When Foreclosure Is the Final Option
Countless Americans face foreclosure when their lending institutions are unable to collect mortgage payments. In an ideal world, no one would ever face foreclosure for any reason. But that world does not exist. Banks and other lenders foreclose on homes when owners default on their loans. Although relatively rare, association-initiated foreclosures are occasionally required to recover delinquent assessments. It's important to remember that homeowners choose where to live, and by choosing to live in a homeowner association, they accept a legal responsibility to abide by established policies and meet their financial obligations to the association and their neighbors.
Associations rely largely, many exclusively, on homeowner assessments to pay their bills, which can include landscaping, garbage pickup, pools, street lighting and insurance. For condominiums these costs include building maintenance, utilities and amenities enjoyed by all residents. Homeowners trust their elected board to develop realistic annual budgets. The board bases their assumptions on careful cost projections and anticipated income primarily from common charges and assessments. The association's budgetary obligations do not change when some owners don't pay their fair share. Common grounds still must be maintained. Garbage must be collected. Utilities and insurance premiums must be paid. When homeowners are delinquent, their neighbors must make up the difference or services and amenities must be curtailed. The former is an issue of fairness; the latter can lessen the appeal of the community and erode property values.
Liens and foreclosures
When an owner fails to respond to repeated attempts to collect the debt, the association can be left with little choice but to place a lien on the property. The magnitude of this decision requires an approach that is fair, reasonable and consistent and that complies with applicable laws, practices and procedures set forth in the governing documents that guide our decision-making.
Most boards believe that homeowners facing foreclosure deserve a reasonable opportunity to appeal to the leaders of the association. Knowing that people occasionally face financial hardship: a lost job, for instance, boards will try to work with homeowners to bring their accounts up to date. Nobody wants to foreclose on a home, not a mortgage banker and certainly not an association. However, the threat of foreclosure is often the only tangible leverage an association has to ensure fairness and shared responsibility. Without this option, many residents would simply choose to default on their obligation to their association and neighbors. How many Americans would pay their taxes if government had no means of enforcement?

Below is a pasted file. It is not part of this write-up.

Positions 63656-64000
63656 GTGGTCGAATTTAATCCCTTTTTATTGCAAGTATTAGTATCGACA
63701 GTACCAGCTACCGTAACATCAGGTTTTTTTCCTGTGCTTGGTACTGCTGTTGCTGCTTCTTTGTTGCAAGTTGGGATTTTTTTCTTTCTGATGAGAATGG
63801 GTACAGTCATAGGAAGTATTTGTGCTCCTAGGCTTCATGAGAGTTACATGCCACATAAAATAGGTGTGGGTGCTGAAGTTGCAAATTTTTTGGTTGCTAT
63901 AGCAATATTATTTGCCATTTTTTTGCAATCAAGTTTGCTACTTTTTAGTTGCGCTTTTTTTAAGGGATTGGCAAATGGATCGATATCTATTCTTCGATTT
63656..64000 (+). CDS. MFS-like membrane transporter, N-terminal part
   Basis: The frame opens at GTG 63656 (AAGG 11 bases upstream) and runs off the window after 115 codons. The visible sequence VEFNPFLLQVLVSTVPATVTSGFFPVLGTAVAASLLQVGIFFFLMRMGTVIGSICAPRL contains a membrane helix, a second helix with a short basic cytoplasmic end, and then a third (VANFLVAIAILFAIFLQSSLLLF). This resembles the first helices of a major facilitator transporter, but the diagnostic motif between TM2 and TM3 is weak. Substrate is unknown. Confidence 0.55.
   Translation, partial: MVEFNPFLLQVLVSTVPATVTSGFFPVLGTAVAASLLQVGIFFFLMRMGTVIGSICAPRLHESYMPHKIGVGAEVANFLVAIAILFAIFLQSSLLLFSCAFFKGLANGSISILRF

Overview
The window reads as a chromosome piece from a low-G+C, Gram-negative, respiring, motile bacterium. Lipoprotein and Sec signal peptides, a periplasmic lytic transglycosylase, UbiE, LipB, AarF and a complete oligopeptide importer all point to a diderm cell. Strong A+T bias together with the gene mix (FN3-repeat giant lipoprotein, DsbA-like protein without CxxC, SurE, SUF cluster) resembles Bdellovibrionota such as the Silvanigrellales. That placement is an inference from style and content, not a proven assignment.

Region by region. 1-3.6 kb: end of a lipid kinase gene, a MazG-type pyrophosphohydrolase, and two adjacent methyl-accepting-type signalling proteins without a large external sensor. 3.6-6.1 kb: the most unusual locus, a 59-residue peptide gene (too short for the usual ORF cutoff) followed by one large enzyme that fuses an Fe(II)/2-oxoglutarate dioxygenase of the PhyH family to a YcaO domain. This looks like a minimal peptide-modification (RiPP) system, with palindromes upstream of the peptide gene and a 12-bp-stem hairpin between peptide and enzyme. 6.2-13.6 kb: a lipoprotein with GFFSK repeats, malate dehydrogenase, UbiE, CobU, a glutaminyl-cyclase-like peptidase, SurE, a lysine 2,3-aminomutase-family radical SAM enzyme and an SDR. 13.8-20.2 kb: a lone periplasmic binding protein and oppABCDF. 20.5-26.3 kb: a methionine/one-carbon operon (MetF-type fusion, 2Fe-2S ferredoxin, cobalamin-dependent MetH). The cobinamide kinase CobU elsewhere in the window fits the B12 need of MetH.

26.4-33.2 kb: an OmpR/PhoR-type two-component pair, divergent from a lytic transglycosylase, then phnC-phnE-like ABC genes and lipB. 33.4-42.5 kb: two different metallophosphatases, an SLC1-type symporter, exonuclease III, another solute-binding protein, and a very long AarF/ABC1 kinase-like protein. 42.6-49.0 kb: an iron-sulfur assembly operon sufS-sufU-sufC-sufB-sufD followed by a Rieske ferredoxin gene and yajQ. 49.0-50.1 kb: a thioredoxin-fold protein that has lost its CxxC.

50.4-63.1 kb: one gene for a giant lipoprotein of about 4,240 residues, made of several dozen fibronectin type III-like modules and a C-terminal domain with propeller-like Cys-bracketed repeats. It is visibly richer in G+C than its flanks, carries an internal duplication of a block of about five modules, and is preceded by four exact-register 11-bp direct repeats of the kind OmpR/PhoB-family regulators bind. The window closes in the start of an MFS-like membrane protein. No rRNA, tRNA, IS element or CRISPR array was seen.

With each additional delinquency, an association's financial position can become increasingly precarious, a situation that is exacerbated in a depressed housing and economic climate. Placing a lien on property, with the ability to foreclose, is typically enough to get delinquent residents to meet their financial obligations to the community without removing the owner from his or her home. When that fails, associations turn to the final and unfortunate option of foreclosure. Boards understand the magnitude of this decision and why it may occasionally be necessary. Above all else, association leaders are responsible for sustaining the financial viability and stability of the association. As noted earlier, the boards budgetary obligations do not change when assessments aren't paid. Services residents expect must be provided; the community must be maintained; bills must be paid; and investments and property values must be protected.
This article reprinted with permission from CAI
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